Year in Music 2017
The Year in R&B/Hip-Hop Charts: Drake Three-Peats as Top Artist, Kendrick Lamar's 'DAMN.' Is Top Album
The Year In Latin Charts: Daddy Yankee, 'Despacito,' Shakira & Ozuna Lead
The Year in Dance/Electronic Charts: The Chainsmokers, Marshmello & Calvin Harris Score
The Year In Social & Streaming Charts: BTS, 'Despacito,' Kendrick Lamar & More
Darlene Love Will Retire 'Christmas (Baby Please Come Home)' From TV After 'Letterman' Ends
When David Letterman ends his 30-plus-year late night career in 2015, his smirking wit won't be the only thing missing from television -- it will also mark the end of an annual holiday TV tradition.
Every year since 1986, Darlene Love has performed her 1963 girl group classic "Christmas (Baby Please Come Home)" on the last episode of Letterman before Christmas. In a recent interview with the Rock and Roll Hall of Famer, Billboard asked Love if she would consider moving the annual performance to a different late night show.
She laughed and shook her head.
"This would be my 28th year in a row," Love says, speaking to Billboard backstage at a charity concert honoring Joan Jett. "They never told me not to, but it was an unspoken thing. They couldn't ask me not to sing 'Christmas (Baby)' on another show, but after 10 years, then 15 years, of doing this one song on this one show, I felt I had an obligation to be true to them."
As anyone who's seen the Oscar-winning documentary 20 Feet From Stardom knows, Letterman helped restart Love's career with that annual holiday spotlight.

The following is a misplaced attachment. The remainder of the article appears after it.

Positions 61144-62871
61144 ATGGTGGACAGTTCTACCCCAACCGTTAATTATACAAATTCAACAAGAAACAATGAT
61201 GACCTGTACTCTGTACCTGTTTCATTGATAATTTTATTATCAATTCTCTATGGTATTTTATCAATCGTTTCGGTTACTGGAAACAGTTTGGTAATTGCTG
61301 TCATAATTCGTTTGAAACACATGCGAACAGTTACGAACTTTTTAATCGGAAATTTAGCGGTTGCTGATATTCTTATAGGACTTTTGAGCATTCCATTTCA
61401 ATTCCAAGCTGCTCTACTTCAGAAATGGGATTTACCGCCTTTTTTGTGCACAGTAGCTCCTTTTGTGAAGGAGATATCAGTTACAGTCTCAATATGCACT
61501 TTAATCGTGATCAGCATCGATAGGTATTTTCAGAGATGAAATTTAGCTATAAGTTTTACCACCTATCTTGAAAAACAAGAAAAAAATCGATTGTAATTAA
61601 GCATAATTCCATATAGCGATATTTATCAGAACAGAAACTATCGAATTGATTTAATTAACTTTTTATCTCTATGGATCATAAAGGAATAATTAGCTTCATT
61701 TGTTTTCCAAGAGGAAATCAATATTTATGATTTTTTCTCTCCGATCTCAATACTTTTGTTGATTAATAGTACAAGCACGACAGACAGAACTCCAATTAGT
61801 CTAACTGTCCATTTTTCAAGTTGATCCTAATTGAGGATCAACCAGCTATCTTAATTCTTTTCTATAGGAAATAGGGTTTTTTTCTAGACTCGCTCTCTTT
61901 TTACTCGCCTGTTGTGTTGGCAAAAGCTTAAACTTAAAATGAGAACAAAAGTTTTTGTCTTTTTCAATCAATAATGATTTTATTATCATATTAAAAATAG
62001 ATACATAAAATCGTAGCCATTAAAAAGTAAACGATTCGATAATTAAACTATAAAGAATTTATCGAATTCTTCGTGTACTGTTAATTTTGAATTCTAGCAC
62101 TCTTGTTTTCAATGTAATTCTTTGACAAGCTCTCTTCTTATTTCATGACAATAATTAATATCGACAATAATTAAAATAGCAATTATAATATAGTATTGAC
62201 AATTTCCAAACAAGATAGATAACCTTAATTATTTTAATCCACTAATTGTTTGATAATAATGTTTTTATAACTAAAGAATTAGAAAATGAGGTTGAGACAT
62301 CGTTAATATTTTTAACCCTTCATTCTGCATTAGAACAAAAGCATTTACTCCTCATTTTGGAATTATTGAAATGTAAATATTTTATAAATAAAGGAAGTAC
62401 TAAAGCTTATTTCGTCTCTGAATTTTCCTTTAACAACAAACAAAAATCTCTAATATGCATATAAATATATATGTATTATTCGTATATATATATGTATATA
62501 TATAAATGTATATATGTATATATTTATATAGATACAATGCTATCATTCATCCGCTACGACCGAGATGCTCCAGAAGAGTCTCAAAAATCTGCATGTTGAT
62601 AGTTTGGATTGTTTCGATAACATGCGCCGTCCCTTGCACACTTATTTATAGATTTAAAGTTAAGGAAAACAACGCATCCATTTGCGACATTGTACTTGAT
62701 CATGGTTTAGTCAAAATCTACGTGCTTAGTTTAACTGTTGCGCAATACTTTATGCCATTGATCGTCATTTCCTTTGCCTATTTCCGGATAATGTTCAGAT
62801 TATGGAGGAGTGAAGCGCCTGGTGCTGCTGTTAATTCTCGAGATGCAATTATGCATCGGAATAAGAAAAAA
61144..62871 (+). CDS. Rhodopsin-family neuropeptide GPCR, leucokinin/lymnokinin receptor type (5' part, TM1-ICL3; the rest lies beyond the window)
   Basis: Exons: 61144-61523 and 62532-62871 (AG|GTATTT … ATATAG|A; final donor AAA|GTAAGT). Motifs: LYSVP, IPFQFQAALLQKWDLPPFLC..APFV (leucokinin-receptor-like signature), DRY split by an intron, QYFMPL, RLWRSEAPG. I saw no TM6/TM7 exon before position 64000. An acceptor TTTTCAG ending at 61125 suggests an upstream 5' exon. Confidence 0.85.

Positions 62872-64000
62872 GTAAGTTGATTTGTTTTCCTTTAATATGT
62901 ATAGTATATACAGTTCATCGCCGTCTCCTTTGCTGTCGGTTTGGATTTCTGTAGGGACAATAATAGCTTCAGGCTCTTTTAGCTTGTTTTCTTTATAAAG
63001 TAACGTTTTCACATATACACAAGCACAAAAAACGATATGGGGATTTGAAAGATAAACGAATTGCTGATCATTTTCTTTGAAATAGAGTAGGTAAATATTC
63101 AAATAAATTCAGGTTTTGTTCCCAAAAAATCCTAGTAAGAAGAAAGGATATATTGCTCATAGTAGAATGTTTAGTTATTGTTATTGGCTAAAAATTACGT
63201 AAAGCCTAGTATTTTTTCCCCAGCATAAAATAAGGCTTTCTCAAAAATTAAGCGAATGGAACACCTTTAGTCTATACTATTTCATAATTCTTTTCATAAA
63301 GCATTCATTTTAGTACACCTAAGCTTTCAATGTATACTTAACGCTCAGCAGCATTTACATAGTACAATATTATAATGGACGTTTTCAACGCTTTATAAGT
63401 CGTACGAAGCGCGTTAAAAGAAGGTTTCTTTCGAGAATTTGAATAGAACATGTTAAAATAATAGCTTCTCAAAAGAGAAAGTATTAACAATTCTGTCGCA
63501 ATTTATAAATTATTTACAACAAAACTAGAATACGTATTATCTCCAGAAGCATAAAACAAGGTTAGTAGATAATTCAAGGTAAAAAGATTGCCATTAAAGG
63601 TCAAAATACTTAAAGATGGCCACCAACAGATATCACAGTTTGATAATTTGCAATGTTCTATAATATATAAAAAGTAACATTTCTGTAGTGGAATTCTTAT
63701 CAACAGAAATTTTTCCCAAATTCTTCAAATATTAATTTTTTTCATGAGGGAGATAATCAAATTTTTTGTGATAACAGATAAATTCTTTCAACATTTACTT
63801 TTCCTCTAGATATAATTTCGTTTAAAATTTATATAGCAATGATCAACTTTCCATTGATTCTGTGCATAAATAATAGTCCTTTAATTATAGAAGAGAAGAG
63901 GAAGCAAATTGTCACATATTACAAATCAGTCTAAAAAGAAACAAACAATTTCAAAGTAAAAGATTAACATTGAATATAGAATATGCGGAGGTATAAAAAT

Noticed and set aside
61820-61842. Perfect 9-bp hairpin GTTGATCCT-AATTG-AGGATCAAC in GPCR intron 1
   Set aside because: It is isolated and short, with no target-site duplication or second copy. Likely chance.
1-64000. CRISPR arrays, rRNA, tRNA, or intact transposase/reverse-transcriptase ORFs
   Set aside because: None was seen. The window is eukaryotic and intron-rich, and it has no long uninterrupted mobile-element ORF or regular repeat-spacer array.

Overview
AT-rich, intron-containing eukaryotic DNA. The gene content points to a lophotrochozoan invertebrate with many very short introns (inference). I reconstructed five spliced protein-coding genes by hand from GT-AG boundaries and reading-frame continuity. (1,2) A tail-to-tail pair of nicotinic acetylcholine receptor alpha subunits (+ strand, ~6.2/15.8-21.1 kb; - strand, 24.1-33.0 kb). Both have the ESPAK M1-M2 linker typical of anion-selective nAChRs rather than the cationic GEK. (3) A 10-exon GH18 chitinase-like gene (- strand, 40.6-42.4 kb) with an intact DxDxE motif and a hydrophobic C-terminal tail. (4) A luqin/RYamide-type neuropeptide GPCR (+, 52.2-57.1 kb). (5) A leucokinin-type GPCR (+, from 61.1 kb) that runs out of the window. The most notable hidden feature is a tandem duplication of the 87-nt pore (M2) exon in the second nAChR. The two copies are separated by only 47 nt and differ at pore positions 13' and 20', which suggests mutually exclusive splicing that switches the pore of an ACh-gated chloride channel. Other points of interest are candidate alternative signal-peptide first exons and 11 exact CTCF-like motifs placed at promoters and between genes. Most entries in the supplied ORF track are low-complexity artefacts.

"Before that, I wasn't doing TV shows every year," Love tells Billboard. "Once I started doing that, others starting adding me in their Christmas shows, but I wouldn't sing 'Christmas (Baby).' Although I have five or six other Christmas songs I recorded with Phil Spector."
But don't think this means Love is retiring "Christmas (Baby Please Come Home)" from live performances.
"I called Paul [Shaffer] not too long ago and said, 'Well, what are we gonna do now?'" Love continues. "I said, 'I think we should get together once a year and do a huge Christmas show. A Paul Shaffer-Darlene Love Christmas show somewhere in New York.' I'm sure it would sell out."
Given Love's upbringing, it's fitting her most enduring hit would be a Christmas classic. Her father, a Pentecostal minister, banned rock n' roll from her house when she was a teen, calling it "the devil's music." But as the years went on, her parents warmed up to her career, and she knows her late father would be proud of her induction into the Rock and Roll Hall of Fame.
"My father would be so proud today," she says. "A lot of times the reason, especially my parents, [disapproved of my career] was because of church people and what they say. 'Your daughter shouldn't be singing that kind of music, her gift was given to her by God and she should serve God.' But I'm still serving Him," Love says. "It's just in another way."